Carol Hills: I'm Carol Hills in for Marco Werman and this is The World, a coproduction of the BBC World Service, PRI and WGBH in Boston. A lawmaker from Syria's ruling party calls the awarding of the Nobel Peace Prize to the UN Organization for the Prohibition of Chemical Weapons a vindication for the Syrian government. President Assad has long claimed that Syrian rebels were the ones responsible for the gas attack on the outskirts of Damascus in August. He's even argued that it's easy for the rebels to make the lethal gas. Here's Assad in an interview on Fox News last month.
Bashar al-Assad: The sarin gas is called the kitchen gas. Do you know why? Because anyone can mix sarin in his house.
Hills: Dan Kaszeta is a former officer in the US Army Chemical Corps. He's now an independent chemical weapons consultant. We spoke to him early. Dan Kaszeta, how about it, how easy is it to make sarin?
Dan Kaszeta: First of all, it takes some fairly complicated chemical engineering procedures to do it because the ingredients, some of them are frankly more dangerous than the sarin itself in some ways. Sarin itself is not physically corrosive, but some of the things that you have to do make sarin require things like hydrogen fluoride, which is one of the most corrosive and dangerous industrial substances on the planet. If you try to do it in your kitchen you're probably gonna kill yourself, and you're probably going to destroy your kitchen in the process because it require high temperature hydrogen fluoride.
Hills: Can you buy the ingredients for sarin on the market or on the web?
Kaszeta: Generally speaking, you can get some of the raw materials, but not others. You have to use some of the raw materials to manufacture further more sophisticated raw materials. It's not like you can get absolutely everything you need, and order it and have it turn up. It's actually a long convoluted process. It's not like basic kitchen cooking. You don't add part A and part B and get sarin. There's approximately 19, maybe 20, depending on who you ask, production pathways to produce sarin.
Kaszeta: So it's not like Breaking Bad.
Hills: No, it's not methamphetamine. It's not like making ricin out of castor juice or something like that.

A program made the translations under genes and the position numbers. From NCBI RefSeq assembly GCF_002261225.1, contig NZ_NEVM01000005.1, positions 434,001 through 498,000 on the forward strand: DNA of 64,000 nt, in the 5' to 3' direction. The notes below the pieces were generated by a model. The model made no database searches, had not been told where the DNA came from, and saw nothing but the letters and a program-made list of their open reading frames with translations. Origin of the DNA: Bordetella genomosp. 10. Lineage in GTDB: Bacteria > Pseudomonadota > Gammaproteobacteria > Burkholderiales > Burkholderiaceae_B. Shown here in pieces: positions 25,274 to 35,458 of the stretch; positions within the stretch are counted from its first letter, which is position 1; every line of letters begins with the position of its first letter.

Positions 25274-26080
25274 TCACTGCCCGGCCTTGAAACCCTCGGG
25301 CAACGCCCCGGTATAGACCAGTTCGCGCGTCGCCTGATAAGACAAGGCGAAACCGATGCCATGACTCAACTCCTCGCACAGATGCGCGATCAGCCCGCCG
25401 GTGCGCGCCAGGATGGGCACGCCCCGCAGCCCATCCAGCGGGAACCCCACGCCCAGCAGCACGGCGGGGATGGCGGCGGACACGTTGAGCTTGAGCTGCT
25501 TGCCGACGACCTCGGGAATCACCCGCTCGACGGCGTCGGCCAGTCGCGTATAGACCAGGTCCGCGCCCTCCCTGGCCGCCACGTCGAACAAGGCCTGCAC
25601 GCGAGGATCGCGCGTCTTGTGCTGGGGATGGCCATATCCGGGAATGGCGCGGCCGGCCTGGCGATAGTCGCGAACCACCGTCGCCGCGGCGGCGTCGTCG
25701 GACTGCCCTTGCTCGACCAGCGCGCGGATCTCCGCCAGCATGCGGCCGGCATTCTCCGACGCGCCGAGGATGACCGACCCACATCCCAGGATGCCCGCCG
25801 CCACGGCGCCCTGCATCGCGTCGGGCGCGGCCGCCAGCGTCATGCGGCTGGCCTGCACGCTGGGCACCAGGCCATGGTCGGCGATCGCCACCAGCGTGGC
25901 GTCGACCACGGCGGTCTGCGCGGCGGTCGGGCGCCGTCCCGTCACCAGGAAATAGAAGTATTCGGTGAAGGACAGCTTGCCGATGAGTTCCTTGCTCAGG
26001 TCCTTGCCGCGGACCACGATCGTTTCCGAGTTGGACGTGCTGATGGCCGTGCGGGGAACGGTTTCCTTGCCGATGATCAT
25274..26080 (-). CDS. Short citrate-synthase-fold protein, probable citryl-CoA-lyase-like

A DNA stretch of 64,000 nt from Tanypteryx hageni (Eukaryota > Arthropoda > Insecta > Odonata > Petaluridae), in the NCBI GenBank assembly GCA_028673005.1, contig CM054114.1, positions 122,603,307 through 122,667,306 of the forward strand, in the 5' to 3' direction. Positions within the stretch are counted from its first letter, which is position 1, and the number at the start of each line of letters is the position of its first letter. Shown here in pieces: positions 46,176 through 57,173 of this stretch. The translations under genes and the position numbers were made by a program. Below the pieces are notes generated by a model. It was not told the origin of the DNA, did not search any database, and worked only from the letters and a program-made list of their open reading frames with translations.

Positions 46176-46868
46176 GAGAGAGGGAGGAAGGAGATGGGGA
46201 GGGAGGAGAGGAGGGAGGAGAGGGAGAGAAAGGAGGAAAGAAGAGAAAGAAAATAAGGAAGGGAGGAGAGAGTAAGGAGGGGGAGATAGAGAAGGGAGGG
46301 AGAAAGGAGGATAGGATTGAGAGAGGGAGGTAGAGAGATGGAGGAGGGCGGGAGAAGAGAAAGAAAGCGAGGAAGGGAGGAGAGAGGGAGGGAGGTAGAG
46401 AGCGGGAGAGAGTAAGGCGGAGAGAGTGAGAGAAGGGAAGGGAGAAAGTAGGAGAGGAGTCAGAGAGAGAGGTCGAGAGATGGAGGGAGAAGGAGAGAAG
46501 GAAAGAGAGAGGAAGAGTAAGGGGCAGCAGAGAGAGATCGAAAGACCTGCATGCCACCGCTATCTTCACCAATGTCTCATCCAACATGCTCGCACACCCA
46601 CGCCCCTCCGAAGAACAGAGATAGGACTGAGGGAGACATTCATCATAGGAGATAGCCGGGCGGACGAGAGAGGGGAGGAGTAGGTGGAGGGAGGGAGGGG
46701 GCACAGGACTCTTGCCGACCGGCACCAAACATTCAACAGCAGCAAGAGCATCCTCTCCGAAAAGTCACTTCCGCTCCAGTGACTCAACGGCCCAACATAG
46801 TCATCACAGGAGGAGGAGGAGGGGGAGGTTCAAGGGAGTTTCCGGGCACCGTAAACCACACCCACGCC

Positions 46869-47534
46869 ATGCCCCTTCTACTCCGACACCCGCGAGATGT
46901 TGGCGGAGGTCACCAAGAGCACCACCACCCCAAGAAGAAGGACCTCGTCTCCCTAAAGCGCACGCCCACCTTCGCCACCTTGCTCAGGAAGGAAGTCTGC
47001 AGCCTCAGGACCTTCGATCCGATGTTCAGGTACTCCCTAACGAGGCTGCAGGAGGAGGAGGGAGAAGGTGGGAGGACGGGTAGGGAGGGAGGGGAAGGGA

Kaszeta: Let me put it in context for you. The one non state actor that made any significant amount of sarin was the Aum Shinrikyo cult in Japan. And they actually spent millions of dollars, had over a dozen chemists and chemical engineers on their payroll...built a three-story laboratory with some very good, very complicated, expensive equipment bought through front companies. And they could make maybe about eight liters of sarin, and that was after rather a lot of trial and development.
Hills: And they famously used sarin in the Tokyo subway in 1995. I think about 13 people died.
Hills: In the case of making sarin, homemade sarin, is it primarily the difficulty in getting the ingredients or the explosive nature of them once you get them?
Kaszeta: It's primarily the corrosive nature of some of the precursor chemicals, and the fact that you have to do some things like have high temperature corrosive gases. I mean it will literally eat you alive. It will corrode metal, it will corrode plastic, it will corrode glass. One of the ways that I can describe this is the scientists that first developed this stuff, like the IG Farben company in Germany under Nazi Germany, they spent rather a lot of money putting in silver-lined plumbing to handle the stuff. The US had a sarin production facility in the Rocky Mountain Arsenal in 1953-1957, and producing sarin. They went to great lengths to safely handle the, they corrosive products and did all sorts of things remotely to handle the ingredients. And even then they had incidents.
Hills: And is there any US stockpile of sarin now?
Kaszeta: There's a little bit left. I don't know the exact statistics. The US is in the middle of a lengthy chemical demilitarization program, getting rid of its old Cold War stockpile.
Hills: Hypothetically, if you get your hands on some sarin, how long can you store it?
Kaszeta: Ah, that's an interesting question. It depends on how well it's made. If you follow the basic process to make sarin, what you actually get is a cocktail of sarin and acids, okay? The US and the Soviet Union learned the dark art of refining the acid out at the last step. If you do that, add a few stabilizers, sarin can last 50 years. Some of the sarin that the US military built and made in 1957 when they took it out to destroy it was as good as the day it was made, but that's a result of many millions of dollars of research and development, and a lot of PhD chemists and chemical engineers working on it. You get the other side of the equation, you look at is sarin and the other nerve agents made by Iraq during the Iran-Iraq War, Saddam Hussein's stuff had a shelf life of weeks, maybe months because they couldn't refine the acid out.
Hills: Dan Kaszeta is a former officer in the US Army Chemical Corps. He's written a piece for Bloomberg News called No, You Can't Make Sarin In Your Kitchen. Dan, thanks so much for speaking with us.
Kaszeta: It's a pleasure.
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